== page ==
For subscription businesses, Annual Recurring Revenue (ARR) is the true north star metric. But these days a new metric closely related to ARR is getting popular, especially for fast growing recurring businesses ( like SaaS ). Its committed Annual Recurring Revenue (CARR). In fact, one study shows that almost 50% of recurring businesses are using this metric to track how well their business is doing. Let’s take a closer look at CARR vs ARR & why it’s important to track both the metrics.
What is ARR ?
Annual Recurring Revenue, or ARR, is the total amount of revenue that a company is expected to generate every year on a recurring basis.
What is CARR ?
Committed Annual Recurring Revenue, or CARR, is basically ARR, but when you actually include all known future committed deals & remove all known future cancellations.
What are known future committed deals ?
Future committed deals are all deals which are closed, but there is a delay before the customer starts paying you. There can multiple reasons why such a delay can happen,
- Onboarding time
- POV to production
- Other delays from customer
What are known future cancellations ?
In a recurring setup, if you don’t manage to keep hold of your customer, they will end up getting churned. Future cancellations are scenarios where an existing customer is expected to churn in the next few months.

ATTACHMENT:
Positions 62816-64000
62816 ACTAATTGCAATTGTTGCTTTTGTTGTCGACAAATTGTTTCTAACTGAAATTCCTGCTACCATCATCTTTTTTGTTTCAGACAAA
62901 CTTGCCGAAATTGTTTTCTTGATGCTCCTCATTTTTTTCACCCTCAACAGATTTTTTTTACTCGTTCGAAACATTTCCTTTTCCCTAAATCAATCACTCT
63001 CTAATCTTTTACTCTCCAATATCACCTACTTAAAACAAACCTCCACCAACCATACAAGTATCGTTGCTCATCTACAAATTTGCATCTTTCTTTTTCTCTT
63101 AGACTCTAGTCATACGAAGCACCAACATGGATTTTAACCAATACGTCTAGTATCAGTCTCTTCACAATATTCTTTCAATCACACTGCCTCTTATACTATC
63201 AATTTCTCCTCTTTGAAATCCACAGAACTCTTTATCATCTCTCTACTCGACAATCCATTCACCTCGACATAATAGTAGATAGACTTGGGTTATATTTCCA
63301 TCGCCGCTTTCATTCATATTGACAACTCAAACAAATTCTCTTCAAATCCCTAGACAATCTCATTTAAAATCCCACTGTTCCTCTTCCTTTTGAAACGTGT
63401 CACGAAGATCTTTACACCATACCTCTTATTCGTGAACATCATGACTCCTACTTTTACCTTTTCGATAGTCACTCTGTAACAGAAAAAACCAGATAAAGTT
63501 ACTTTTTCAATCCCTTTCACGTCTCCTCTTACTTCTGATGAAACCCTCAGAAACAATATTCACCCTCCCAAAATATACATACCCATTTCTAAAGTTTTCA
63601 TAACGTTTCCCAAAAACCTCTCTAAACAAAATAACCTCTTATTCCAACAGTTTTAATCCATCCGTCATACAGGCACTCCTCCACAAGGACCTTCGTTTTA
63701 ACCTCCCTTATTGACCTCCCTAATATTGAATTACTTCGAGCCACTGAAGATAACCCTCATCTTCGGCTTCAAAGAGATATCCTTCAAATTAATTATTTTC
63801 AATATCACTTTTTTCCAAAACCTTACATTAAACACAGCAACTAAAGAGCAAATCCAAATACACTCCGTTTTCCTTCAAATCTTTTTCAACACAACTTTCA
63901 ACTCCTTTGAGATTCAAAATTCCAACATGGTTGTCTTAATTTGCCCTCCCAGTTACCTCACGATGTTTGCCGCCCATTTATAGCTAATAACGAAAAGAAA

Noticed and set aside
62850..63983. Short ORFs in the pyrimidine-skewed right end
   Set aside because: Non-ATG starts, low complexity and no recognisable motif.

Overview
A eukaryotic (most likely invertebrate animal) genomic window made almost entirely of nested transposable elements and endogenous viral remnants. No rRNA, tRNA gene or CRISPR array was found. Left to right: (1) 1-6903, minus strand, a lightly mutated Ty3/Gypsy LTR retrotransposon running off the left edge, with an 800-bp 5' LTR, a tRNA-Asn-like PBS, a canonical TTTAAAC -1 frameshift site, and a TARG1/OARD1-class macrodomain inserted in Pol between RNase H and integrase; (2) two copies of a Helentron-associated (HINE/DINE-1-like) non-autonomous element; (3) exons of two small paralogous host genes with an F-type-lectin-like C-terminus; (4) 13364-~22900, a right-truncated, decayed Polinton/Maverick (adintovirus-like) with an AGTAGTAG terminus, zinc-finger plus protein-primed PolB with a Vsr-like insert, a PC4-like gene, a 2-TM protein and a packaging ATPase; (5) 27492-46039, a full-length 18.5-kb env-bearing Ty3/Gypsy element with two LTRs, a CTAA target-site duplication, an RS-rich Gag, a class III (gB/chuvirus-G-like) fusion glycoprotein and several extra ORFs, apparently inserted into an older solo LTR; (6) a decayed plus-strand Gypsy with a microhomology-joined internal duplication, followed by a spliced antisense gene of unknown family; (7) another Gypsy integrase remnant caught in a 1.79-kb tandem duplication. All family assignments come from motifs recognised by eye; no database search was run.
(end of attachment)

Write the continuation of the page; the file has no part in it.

CARR(Committed Annual Recurring Revenue) = ARR(Annual Recurring Revenue) + FCD(Future Committed Deals) – FC (Future Cancellations)
CARR vs ARR. Which is better ?
For every business following recurring model, ARR is the single most important metric to be tracked. CARR (along with ARR) is more relevant to businesses which are growing at a much faster rate. CARR is a lead indicator & helps you understand the overall health of your business in the upcoming months. ARR is more about understanding the current state.
Let’s look at few scenarios where CARR is as important as ARR.
CARR vs ARR for a fast growing SaaS company
Imagine a SaaS company growing at 100% YOY. If your new customers do not begin contracts until, say, the next month, your ARR may not reflect the complete picture. Looking at CARR is going to be much better. There is a of difference in ARR & CARR as the number of new customers here are huge.
CARR vs ARR for a B2B Enterprise SaaS with few months of onboarding
If there is a delay in deal booking to actual production usage, tracking CARR is very critical. Let’s say an enterprise customer buying a SaaS product takes few months to onboard & start using. For those few months, tracking just ARR will mean you aren’t capturing the entire picture. There is a of difference in ARR & CARR as the deal sizes here can be huge.
As explained, CARR when clubbed with ARR gives a complete picture of subscription businesses. This is very crucial if the company is fast growing (or) has longer onboarding time.